Must... not... derail... is... scotch... post...

Oronoco Brazilian cane-sugar rum. Made from fresh-cut cane, not molasses. Pirate, bartender, and monkey all agree: SO! FUCKING! GOOD!
posted by Pirate-Bartender-Zombie-Monkey at 10:09 PM on December 3, 2010


ND: Ardbeg Airigh Nam Beist
posted by Joseph Gurl at 10:24 PM on December 3, 2010


quin See if you can find some Isle of Jura Bourbon cask (Jo not the Xu).
posted by GeckoDundee at 11:44 PM on December 3, 2010


I do wish I liked scotch, but sadly, it escapes me. My cousin, though, who's always had pretty refined (or expensive tastes) has gotten into scotch, and in a way, it gave me a chance to feel a little closer to my father right before he passed away, and it's all due to duty free. My cousin asked me to bring home a bottle of Johnny Walker Blue label, and another bottle of a Suntory (?) scotch. My father got wind of this, and asked that I bring home a bottle of Highland Park 21, if they happened to have it. My mother (they'd been divorced since I was four) heard that I'd be picking up a bottle for my dad, and asked if she could have one too.

This was the trip where I was bringing my Japanese in-laws to visit and meet my family, so at duty free, as I'm looking for the Japanese scotch my cousin has asked for, my FiL tells me that what my cousin's asked for is crap, and I should get him a Hibiki instead, since that's the really tasty stuff. So, there I am, in duty-free, picking up a (stupidly big) bottle of Johnny Walker Blue, a bottle of 12 (?) year old Hibiki, and two bottles of Highland Park 21. They loved me. They gave me promotional luggage with which to carry the booze, and four sample sets of various scotches as a throw in.

The thing is, my dad gets sick while I'm home. My in-laws never get a chance to meet them, and I end up saying goodbye to them at the airport, then racing back to my hometown to see him, and, well, he died about five hours after we got back, his scotch sitting out in the car in the parking lot. And yeah, the last remotely serious conversation we'd had (about a month before) had been about scotch, and how I'd never really liked it, and he promised that when I came back to visit, he'd have a sit with me and we could try a bunch of different scotches, and maybe I'd find one I liked.

We ended up cracking the bottle open after the funeral, my sister, my father's girlfriend, her son, and I. Everyone else was quitely savoring it, sharing a quiet moment. I drank it, but it essentially tasted like wet dirt to me. I'd love to learn to like scotch, for a bunch of reasons, but one of the main reasons is that it's something my father loved, and I'd like to try to experience and learn more about the things he wanted to share with me, but didn't have the time to do so.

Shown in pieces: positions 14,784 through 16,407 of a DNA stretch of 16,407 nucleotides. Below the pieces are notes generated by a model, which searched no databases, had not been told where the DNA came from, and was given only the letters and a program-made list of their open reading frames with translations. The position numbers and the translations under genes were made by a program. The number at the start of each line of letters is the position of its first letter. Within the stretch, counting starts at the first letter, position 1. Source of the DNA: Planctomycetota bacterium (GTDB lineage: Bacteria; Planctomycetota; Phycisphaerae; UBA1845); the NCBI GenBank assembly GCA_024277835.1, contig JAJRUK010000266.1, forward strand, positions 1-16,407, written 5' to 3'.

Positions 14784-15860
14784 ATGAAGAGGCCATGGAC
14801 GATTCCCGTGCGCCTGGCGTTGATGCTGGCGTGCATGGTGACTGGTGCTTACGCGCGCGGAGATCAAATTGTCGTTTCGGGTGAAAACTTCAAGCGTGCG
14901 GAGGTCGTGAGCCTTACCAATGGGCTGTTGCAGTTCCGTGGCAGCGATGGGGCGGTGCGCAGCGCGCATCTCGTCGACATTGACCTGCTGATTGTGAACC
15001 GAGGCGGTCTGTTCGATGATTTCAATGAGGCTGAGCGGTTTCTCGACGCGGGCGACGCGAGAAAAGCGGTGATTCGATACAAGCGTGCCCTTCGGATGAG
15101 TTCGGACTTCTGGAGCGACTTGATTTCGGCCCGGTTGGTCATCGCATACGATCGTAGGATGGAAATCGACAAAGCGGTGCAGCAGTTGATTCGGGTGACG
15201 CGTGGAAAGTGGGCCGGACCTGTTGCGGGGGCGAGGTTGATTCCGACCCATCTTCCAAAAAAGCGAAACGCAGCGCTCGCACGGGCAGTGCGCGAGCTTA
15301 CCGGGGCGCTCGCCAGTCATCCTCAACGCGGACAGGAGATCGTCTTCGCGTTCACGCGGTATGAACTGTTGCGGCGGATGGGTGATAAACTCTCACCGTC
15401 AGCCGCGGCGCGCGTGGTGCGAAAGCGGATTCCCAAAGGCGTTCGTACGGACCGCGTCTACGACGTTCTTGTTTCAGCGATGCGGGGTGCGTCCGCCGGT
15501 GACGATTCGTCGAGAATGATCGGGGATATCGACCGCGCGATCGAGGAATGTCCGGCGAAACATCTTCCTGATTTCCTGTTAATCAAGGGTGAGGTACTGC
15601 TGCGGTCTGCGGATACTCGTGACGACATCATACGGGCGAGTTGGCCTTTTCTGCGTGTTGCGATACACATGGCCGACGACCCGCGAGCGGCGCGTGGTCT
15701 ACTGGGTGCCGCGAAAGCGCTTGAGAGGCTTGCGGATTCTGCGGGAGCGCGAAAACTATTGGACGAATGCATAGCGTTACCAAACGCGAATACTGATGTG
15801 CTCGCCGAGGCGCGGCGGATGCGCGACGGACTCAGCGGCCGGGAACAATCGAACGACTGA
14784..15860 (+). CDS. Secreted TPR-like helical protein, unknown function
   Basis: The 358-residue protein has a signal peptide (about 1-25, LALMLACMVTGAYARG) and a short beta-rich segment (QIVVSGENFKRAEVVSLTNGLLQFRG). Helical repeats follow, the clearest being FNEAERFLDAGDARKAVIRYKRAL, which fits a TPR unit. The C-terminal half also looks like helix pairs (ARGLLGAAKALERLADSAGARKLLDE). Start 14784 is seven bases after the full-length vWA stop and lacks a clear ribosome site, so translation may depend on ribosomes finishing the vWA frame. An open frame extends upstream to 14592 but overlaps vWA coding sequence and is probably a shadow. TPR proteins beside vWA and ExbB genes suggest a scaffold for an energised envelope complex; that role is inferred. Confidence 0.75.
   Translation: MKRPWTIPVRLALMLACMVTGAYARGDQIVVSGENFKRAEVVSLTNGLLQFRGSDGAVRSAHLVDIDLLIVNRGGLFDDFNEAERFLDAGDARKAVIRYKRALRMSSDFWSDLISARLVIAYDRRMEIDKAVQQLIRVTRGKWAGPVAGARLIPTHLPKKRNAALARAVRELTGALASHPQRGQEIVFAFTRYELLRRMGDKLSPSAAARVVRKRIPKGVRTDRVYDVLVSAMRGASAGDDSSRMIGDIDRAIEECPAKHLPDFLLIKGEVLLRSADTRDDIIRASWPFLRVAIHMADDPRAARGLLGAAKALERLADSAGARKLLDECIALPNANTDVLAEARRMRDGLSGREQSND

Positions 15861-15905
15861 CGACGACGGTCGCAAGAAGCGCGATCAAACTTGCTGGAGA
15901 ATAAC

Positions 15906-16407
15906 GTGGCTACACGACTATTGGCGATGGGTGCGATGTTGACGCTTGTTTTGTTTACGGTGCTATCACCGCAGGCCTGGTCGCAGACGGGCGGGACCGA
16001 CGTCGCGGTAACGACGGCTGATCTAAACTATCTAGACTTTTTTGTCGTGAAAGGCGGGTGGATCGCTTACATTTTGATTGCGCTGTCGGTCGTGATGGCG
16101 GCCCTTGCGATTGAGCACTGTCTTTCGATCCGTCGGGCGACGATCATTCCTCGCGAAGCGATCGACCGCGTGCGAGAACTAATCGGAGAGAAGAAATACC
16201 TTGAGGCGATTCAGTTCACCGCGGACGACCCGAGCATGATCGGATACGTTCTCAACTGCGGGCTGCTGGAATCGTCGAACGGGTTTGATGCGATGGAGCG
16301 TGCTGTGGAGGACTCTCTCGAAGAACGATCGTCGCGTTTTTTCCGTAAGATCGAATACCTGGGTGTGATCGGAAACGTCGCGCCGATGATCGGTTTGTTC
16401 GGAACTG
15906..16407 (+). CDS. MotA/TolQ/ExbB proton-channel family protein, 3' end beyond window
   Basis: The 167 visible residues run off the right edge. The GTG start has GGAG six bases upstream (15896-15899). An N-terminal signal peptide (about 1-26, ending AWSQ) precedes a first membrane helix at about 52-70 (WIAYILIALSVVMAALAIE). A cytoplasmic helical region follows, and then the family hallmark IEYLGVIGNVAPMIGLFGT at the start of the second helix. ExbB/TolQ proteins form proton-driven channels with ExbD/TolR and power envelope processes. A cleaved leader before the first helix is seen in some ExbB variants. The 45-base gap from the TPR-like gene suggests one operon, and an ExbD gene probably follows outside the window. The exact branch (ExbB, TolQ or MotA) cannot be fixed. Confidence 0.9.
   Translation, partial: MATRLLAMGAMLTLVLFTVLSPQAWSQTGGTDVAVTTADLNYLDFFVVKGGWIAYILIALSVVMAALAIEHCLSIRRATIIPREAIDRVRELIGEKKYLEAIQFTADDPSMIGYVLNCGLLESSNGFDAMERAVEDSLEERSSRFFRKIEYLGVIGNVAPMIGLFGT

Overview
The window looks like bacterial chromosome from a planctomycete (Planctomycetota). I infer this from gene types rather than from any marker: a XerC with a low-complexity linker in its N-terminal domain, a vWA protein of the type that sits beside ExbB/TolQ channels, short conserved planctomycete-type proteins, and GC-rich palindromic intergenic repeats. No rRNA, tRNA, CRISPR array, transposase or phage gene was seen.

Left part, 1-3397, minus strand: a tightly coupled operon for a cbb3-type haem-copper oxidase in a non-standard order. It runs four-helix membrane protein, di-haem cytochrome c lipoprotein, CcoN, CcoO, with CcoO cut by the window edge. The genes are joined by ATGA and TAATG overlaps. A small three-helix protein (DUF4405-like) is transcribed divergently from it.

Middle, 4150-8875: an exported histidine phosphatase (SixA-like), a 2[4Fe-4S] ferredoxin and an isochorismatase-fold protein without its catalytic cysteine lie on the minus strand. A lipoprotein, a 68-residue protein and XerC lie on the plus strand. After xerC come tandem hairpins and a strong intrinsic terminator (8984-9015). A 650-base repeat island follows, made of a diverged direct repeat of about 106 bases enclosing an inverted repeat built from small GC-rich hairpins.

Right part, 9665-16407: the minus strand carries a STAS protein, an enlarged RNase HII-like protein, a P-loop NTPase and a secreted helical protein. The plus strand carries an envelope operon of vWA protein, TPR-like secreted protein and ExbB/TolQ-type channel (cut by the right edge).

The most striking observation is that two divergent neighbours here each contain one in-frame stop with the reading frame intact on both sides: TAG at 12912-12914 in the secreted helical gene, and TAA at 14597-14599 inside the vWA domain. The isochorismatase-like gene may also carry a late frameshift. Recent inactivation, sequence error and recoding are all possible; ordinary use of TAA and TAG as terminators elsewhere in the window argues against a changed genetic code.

So yeah, MetaFilter, where do I start? Any suggestions on how to go from someone who thought HP21 tasted like wet dirt to someone who'll be able to savor and understand the complexity?
posted by Ghidorah at 1:33 AM on December 4, 2010 [3 favorites]


There was a very similar thread over on Reddit a few days ago.

Talisker 18

Actually, I met my SO at a whisky tasting held by my friend, Dr. Whisky (the Balvenie Global Ambassador). And a few weeks ago at the Whisky Show in London, I met some other hilarious whisky non-snobs, CaskStrength.net who pointed us to an astounding Adelphi bottling of Bunnahabhain 41 Year Old.

Good times.
posted by Jon-A-Thon at 1:46 AM on December 4, 2010


@Ghidorah try these threads from askmeta.
posted by Stagger Lee at 6:40 AM on December 4, 2010 [1 favorite]


@Gidorah a couple of the easier drinking scotches I usually have around for friends that don't like the Islay peat monsters are Dahlwinnie, Glenfidich and Highland Park. Also I trick I learned at a whisky tasting was to start with 50-50 scotch and water. This will really dilute some of the stronger/harsher flavours and allow you to find a whisky that you like the base flavours of. From there you can reduce the amount of water until you find your own sweet spot.
posted by troll on a pony at 7:55 AM on December 4, 2010 [1 favorite]


@Ghidorah: Speysides like my adored Glenrothes tend to be less smokey and peaty than the Highlands or Islays. Take you a stroll by the riverside. :D
posted by Pirate-Bartender-Zombie-Monkey at 9:31 AM on December 4, 2010


« Older If you enjoy games like Myst and Riven, take a cra...  |  The cutaway drawing and its ar... Newer »


This thread has been archived and is closed to new comments